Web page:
Hungarian orphanages survive on donations

With just €2.27 in food provisions for five meals a day, Hungarian orphanages have to rely on private and corporate donations to provide children with even a very basic level of subsistence.

Foto: Creative Commons/ Ahron de Leeuw

110 years ago, Hungary passed its first general act on child protection, which gave the state responsibility for children in need of care. Prior to the act’s passage, child protection had mostly meant state custody over abandoned children. Today, child protection is a broader term that goes beyond the question of custody, and includes responsibility for abandoned children and children needing further or special care.

The title of this article might be a little deceiving, in that today in Hungary there are no longer any “orphanages”. The official term used is “child homes”, and orphans are only one category who belong to this kind of social care. However, in everyday parlance orphanages and child homes are used as synonyms.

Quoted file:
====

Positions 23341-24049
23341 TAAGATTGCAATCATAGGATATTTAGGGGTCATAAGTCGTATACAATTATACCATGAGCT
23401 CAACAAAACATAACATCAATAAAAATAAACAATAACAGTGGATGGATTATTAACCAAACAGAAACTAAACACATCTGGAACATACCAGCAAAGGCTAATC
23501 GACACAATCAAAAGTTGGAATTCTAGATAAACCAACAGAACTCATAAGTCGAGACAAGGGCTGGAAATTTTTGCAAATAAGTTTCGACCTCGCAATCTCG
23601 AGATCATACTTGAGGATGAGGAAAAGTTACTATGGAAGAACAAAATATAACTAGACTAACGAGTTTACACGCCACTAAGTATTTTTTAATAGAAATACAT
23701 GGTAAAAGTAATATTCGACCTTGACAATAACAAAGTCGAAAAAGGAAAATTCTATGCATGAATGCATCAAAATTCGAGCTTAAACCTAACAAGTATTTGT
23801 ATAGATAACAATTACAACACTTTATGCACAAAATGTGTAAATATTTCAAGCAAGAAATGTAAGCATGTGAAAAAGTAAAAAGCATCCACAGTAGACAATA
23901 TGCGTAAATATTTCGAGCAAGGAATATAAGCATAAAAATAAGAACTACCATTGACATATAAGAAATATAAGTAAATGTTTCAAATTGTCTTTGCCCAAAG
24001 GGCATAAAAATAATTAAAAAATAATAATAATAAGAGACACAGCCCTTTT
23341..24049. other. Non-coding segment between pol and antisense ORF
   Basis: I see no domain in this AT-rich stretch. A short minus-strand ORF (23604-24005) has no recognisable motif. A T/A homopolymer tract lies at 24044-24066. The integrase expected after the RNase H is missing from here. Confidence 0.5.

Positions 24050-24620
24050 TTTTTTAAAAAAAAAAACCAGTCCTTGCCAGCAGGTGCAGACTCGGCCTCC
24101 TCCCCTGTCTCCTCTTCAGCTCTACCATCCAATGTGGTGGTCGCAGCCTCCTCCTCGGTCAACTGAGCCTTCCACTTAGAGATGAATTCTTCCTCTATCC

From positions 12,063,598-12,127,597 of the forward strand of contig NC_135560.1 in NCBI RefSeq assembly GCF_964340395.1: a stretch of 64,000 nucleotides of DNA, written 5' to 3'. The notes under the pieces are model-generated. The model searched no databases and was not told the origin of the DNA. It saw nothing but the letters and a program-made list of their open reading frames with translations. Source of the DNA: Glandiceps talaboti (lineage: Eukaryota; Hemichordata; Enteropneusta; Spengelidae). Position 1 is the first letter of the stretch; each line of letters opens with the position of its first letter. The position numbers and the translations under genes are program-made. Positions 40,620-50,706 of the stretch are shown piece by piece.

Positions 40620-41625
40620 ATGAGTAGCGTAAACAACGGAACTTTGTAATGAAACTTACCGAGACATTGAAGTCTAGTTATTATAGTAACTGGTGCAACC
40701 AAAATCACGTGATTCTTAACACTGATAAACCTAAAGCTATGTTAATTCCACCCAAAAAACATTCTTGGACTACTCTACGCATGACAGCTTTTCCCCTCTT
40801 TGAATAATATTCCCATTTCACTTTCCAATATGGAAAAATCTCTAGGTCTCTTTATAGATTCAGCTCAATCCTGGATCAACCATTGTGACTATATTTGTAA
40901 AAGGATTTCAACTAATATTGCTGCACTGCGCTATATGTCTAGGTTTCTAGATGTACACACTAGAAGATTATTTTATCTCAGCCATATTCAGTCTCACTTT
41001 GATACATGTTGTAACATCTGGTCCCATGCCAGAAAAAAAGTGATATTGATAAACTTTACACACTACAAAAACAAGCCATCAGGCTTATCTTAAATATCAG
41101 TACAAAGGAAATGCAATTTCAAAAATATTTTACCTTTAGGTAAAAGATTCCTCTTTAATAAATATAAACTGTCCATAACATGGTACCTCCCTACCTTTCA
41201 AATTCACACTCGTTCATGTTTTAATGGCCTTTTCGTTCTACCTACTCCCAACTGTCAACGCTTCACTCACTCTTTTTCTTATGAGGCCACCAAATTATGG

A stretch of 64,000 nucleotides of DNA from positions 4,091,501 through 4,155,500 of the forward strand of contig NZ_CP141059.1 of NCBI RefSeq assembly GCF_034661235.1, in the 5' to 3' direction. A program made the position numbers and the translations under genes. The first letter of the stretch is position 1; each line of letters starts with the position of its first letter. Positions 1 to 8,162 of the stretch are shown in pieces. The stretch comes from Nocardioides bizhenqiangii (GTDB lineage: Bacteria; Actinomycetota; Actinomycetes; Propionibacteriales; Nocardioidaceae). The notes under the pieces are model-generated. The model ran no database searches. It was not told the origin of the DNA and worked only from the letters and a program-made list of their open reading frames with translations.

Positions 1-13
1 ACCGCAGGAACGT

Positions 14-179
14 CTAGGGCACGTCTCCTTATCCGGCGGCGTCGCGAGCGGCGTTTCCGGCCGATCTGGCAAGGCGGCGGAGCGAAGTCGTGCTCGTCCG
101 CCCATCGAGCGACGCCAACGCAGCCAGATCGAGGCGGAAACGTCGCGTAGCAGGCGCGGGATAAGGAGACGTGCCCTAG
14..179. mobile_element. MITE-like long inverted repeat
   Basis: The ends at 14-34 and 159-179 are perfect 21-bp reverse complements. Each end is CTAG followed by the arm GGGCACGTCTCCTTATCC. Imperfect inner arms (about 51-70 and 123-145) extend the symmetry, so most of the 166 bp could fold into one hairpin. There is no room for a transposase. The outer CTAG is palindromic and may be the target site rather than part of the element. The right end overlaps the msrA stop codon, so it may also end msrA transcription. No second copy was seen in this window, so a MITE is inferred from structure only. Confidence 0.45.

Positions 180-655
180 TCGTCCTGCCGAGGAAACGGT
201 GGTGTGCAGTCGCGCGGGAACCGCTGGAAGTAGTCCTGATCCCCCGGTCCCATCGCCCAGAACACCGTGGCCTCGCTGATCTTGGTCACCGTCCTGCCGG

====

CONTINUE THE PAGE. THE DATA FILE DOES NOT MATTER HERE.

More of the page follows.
Child Homes Not Just for Orphans

The institutional system of child protection is based on two pillars. The first is basic child welfare care, supporting children living in families. The second is child protection special care, which aims to support children removed from the family. The number of children in special care has been hovering around 17,000 for years.

It is interesting that according to statistics from the period of 2008-2011, only every fourth child in permanent care was there due to the death of the parents, although the institutional system was established mainly for this purpose many decades ago.